Thursday, 19 June 2014

On eating Jesus and Holy Communion

John 6.51-58

Jesus said, ‘I am the living bread that came down from heaven. Whoever eats of this bread will live for ever; and the bread that I will give for the life of the world is my flesh.’

The Jews then disputed among themselves, saying, ‘How can this man give us his flesh to eat?’ So Jesus said to them, ‘Very truly, I tell you, unless you eat the flesh of the Son of Man and drink his blood, you have no life in you. Those who eat my flesh and drink my blood have eternal life, and I will raise them up on the last day; for my flesh is true food and my blood is true drink. Those who eat my flesh and drink my blood abide in me, and I in them. Just as the living Father sent me, and I live because of the Father, so whoever eats me will live because of me. This is the bread that came down from heaven, not like that which your ancestors ate, and they died. But the one who eats this bread will live for ever.’


  
Food has become a new religion

It is what many people live for. It is what we do on Sundays. We go to a gastro pub; we invite people round for a BBQ. There has been a proliferation of food programmes and celebrity chefs.



And if things go wrong, often food is perceived to be the problem. Too much sugar, not enough bran, too little fruit or water.

And equally food is often put forward as the golden bullet. If we can get people to eat healthily, and particularly children, then many of our social and personal ills can be sorted out. This week we heard of another government initiative about school dinners.

But it makes sense. If it really is only about the here and now, if it is only about this world, then food is as good a new religion as any.


We read some verses from John 6. Earlier in John 6, the Jewish leaders have challenged Jesus. They say, ‘Do you remember the story of Moses. Our ancestors were in the wilderness. They needed food. Moses prayed and God provided this miraculous food from heaven called manna. Well, if you are who you claim to be, give us food. Give us food from heaven’.

Jesus answers them, ‘Your ancestors ate that food which came from heaven, and they died. Why? Because although it came from heaven (and actually all our food is a gift from God) it was physical food. But, I am going to give you true food, spiritual food - food that will give you eternal life.’

What Jesus is saying is that the physical food that we eat here is, in fact, not the real, ultimate, true food. It is shadow food. It will sustain our physical bodies, it will sustain our physical life, but it will not give us true life, eternal life.

He is saying that the real food, the true food - and this is where it gets weird - is him! ‘My flesh is true food and my blood is true drink.’ He is the source of shadow food, the one who gives us shadow food (he has just fed 5000 people with 5 loaves and 2 fish) but he is more than that. He is the real food.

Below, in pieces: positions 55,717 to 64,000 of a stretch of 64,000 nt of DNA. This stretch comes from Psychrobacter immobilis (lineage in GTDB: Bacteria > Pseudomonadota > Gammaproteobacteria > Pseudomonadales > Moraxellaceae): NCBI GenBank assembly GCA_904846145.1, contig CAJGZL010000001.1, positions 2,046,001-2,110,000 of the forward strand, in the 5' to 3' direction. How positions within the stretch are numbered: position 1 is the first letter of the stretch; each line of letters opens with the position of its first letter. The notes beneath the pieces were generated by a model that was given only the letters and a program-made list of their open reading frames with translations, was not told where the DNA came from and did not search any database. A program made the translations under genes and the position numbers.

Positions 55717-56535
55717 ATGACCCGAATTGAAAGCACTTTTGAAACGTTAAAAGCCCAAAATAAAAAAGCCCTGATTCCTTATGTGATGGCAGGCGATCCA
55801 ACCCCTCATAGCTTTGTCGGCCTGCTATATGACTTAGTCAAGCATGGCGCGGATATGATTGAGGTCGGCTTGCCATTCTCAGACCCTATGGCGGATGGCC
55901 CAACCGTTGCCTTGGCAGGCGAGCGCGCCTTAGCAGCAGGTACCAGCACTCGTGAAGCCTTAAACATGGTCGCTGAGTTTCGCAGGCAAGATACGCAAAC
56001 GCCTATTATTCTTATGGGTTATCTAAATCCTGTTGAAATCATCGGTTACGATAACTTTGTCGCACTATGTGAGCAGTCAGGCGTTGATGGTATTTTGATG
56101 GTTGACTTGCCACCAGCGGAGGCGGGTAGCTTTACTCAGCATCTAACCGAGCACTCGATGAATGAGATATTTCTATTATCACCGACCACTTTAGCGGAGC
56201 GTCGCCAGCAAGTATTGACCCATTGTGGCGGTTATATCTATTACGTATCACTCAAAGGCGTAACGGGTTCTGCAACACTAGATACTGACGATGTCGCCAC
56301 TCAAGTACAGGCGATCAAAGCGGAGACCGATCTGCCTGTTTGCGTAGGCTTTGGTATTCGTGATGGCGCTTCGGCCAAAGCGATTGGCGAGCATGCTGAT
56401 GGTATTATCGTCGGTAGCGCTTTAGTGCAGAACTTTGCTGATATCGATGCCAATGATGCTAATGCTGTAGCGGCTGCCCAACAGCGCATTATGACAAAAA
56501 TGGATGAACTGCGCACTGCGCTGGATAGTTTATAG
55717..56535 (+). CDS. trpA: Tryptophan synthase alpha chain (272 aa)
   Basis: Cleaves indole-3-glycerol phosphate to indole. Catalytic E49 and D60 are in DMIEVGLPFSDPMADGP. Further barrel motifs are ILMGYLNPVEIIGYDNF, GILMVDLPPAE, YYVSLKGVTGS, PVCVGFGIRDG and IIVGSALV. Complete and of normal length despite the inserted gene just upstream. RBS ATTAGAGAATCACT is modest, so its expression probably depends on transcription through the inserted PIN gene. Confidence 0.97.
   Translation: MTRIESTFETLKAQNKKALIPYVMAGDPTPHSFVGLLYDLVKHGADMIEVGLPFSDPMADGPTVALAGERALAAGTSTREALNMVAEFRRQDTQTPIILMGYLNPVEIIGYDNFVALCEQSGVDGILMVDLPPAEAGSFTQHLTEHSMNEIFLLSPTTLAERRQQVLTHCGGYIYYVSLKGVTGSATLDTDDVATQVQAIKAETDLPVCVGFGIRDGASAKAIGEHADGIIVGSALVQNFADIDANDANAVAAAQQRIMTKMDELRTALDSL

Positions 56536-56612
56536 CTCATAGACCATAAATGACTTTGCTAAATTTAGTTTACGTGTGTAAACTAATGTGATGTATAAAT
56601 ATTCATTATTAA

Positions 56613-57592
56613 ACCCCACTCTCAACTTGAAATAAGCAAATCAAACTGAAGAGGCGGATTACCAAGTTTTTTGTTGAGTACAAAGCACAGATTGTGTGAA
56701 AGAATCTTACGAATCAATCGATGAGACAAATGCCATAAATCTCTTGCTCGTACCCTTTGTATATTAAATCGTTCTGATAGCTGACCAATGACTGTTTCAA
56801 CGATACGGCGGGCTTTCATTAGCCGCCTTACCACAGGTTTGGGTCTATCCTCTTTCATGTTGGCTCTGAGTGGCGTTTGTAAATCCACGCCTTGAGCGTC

The verb 'to be' the verb 'to eat' are the same in Russian. 

We are what we eat.

If we eat dead stuff (however tasty or attractive it is) we will stay dead. Jesus says to them, 'Your forefathers ate manna and died’
But if we eat that which is living, that which is the source of life and love, then that which is living, that which is life and love will come into us. It will give us life and it will enable us to love.
And if we eat that which is eternal, we will know eternal life:
Jesus says, ‘But the one who eats this bread will live for ever.’

John uses many pictures to show us what it means to become and live as a Christian. He tells us that we are to come to Jesus, enter through Jesus, receive Jesus, look to Jesus, follow Jesus, abide in Jesus. Earlier in this chapter he has said that the work of God is to believe in Jesus.

But here Jesus goes one step further. He tells us that we are to eat him. His listeners found that very hard to take. ‘How can this man give us his flesh to eat?’ they ask. But actually what Jesus is speaking about is an incredible intimacy. We are to allow him to come into us and become part of us. 

I don't think that Jesus here in John is speaking of communion. My own opinion, for what it is worth, is that John at one level is pretty non-sacramental.

When Jesus says that his flesh is true food and his blood is true drink, he is not claiming that he will be changed into physical bread and wine. What he is claiming is that if you want to know what is true food, real food, if you want to know what will give us real life (and for John what is real is what is eternal) then you need to believe in him, receive him, eat of him. It is all the same thing. The bread and the wine, and all other physical food, is merely shadow food. Jesus is here claiming that when we receive him by faith we receive the real food.

But at another level John is completely sacramental. Everything here is a shadow of the reality which is Jesus.  When we sit down to eat any food, we are immediately reminded of the true food.

And I am not one of those who think that we can separate these verses from communion.